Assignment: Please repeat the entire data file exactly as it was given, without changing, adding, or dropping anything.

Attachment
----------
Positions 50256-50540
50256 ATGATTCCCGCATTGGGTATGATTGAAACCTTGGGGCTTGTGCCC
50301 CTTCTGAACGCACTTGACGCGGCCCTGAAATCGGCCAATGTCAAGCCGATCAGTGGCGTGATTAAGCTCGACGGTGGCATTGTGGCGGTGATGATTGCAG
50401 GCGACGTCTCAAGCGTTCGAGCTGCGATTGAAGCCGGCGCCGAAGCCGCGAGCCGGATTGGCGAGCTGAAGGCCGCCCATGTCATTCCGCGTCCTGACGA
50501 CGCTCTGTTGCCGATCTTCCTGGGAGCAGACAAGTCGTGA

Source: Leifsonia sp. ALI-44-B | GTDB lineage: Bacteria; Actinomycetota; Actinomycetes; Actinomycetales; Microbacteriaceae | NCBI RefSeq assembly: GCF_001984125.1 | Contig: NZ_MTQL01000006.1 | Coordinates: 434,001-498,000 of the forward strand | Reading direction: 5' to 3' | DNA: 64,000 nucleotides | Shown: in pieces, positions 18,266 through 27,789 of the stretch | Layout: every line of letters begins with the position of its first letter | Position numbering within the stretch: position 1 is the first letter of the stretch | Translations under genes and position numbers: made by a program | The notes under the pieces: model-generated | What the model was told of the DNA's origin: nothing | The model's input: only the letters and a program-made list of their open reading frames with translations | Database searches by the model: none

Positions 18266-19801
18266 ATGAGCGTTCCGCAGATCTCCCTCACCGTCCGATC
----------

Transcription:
Positions 50256-50540
50256 ATGATTCCCGCATTGGGTATGATTGAAACCTTGGGGCTTGTGCCC
50301 CTTCTGAACGCACTTGACGCGGCCCTGAAATCGGCCAATGTCAAGCCGATCAGTGGCGTGATTAAGCTCGACGGTGGCATTGTGGCGGTGATGATTGCAG
50401 GCGACGTCTCAAGCGTTCGAGCTGCGATTGAAGCCGGCGCCGAAGCCGCGAGCCGGATTGGCGAGCTGAAGGCCGCCCATGTCATTCCGCGTCCTGACGA
50501 CGCTCTGTTGCCGATCTTCCTGGGAGCAGACAAGTCGTGA

Source: Leifsonia sp. ALI-44-B | GTDB lineage: Bacteria; Actinomycetota; Actinomycetes; Actinomycetales; Microbacteriaceae | NCBI RefSeq assembly: GCF_001984125.1 | Contig: NZ_MTQL01000006.1 | Coordinates: 434,001-498,000 of the forward strand | Reading direction: 5' to 3' | DNA: 64,000 nucleotides | Shown: in pieces, positions 18,266 through 27,789 of the stretch | Layout: every line of letters begins with the position of its first letter | Position numbering within the stretch: position 1 is the first letter of the stretch | Translations under genes and position numbers: made by a program | The notes under the pieces: model-generated | What the model was told of the DNA's origin: nothing | The model's input: only the letters and a program-made list of their open reading frames with translations | Database searches by the model: none

Positions 18266-19801
18266 ATGAGCGTTCCGCAGATCTCCCTCACCGTCCGATC